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I think it would just depend on what you agreed upon.
I agree with this.
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#9 of 27 Old 11-03-2010, 11:27 PM
 
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If I paid a provider an above average wage to care for my children in her home, I would expect her to provide a healthy snack. Some parents are more comfortable providing their own snacks, and there's nothing wrong with controlling what your kids eat while they're at the provider's place. However, if it's a case of the provider not wanting to provide a snack at that price point, then I think a parent has the right to ask her if she'll reconsider.

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#10 of 27 Old 11-04-2010, 01:04 AM
 
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If/when ds goes to any kind of childcare/school I will provide ALL food/drink for him. For allergies and b/c of dietary restrictions other than allergies.
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#11 of 27 Old 11-04-2010, 01:23 AM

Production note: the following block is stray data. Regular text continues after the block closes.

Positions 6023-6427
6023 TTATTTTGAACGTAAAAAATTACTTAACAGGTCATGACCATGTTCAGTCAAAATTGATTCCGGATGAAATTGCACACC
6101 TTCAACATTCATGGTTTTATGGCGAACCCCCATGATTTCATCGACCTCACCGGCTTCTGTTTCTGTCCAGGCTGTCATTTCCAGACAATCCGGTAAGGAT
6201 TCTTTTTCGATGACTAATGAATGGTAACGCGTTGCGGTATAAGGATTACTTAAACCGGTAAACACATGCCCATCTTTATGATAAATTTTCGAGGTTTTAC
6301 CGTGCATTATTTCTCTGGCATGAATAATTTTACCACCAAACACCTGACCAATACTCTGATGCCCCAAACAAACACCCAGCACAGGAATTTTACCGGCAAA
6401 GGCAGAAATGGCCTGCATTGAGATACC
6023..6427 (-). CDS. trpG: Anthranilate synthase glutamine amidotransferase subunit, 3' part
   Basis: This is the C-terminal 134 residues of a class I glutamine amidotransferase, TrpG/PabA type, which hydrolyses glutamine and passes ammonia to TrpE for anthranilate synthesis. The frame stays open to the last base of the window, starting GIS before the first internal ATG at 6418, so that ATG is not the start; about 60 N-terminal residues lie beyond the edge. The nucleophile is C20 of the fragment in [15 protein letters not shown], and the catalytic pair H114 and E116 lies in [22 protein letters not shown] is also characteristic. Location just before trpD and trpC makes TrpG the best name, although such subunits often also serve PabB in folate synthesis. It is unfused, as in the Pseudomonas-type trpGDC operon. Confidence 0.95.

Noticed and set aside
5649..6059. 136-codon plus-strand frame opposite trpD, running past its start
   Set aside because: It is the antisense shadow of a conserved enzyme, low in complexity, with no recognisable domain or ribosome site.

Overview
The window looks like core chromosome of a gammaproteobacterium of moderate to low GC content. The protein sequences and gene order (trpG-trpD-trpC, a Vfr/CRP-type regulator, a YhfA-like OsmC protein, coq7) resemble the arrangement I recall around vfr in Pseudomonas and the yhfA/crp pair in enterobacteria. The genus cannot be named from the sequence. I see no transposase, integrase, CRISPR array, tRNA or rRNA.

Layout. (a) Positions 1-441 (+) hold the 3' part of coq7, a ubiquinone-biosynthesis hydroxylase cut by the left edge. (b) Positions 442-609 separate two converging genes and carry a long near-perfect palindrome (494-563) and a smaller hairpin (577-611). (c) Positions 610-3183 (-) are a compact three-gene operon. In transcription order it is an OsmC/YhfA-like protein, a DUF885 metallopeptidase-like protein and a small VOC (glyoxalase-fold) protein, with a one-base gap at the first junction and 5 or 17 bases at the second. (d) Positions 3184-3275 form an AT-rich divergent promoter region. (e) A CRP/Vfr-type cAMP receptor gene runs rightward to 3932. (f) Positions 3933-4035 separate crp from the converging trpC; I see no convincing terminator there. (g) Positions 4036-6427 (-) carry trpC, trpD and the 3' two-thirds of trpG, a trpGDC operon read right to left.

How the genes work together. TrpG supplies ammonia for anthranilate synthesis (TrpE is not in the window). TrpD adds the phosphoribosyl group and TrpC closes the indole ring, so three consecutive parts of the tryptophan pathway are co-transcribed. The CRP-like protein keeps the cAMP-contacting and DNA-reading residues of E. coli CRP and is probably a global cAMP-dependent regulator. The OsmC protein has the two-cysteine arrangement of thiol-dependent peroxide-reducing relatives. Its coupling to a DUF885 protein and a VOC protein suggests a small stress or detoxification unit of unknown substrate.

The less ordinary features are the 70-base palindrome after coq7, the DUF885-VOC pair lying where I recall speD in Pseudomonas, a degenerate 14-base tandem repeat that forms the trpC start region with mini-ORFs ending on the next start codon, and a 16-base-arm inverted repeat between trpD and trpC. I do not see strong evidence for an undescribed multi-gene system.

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if she is on a tight budget. you know she depends on your money to make things meets then i would continue to provide the snacks.

if she follows my food instructions and once in while gives my dd what i call junk i would be fine. if she handed out a couple of pieces of candy after halloween i would be quite ok with that. i would be ok with junk after 5 years old.

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#12 of 27 Old 11-04-2010, 09:44 AM
 
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I think that if the care provider provides food, you don't get to say what kind of food it is (aside from allergy and similar issues): for that reason, I would probably choose to send snacks with my child.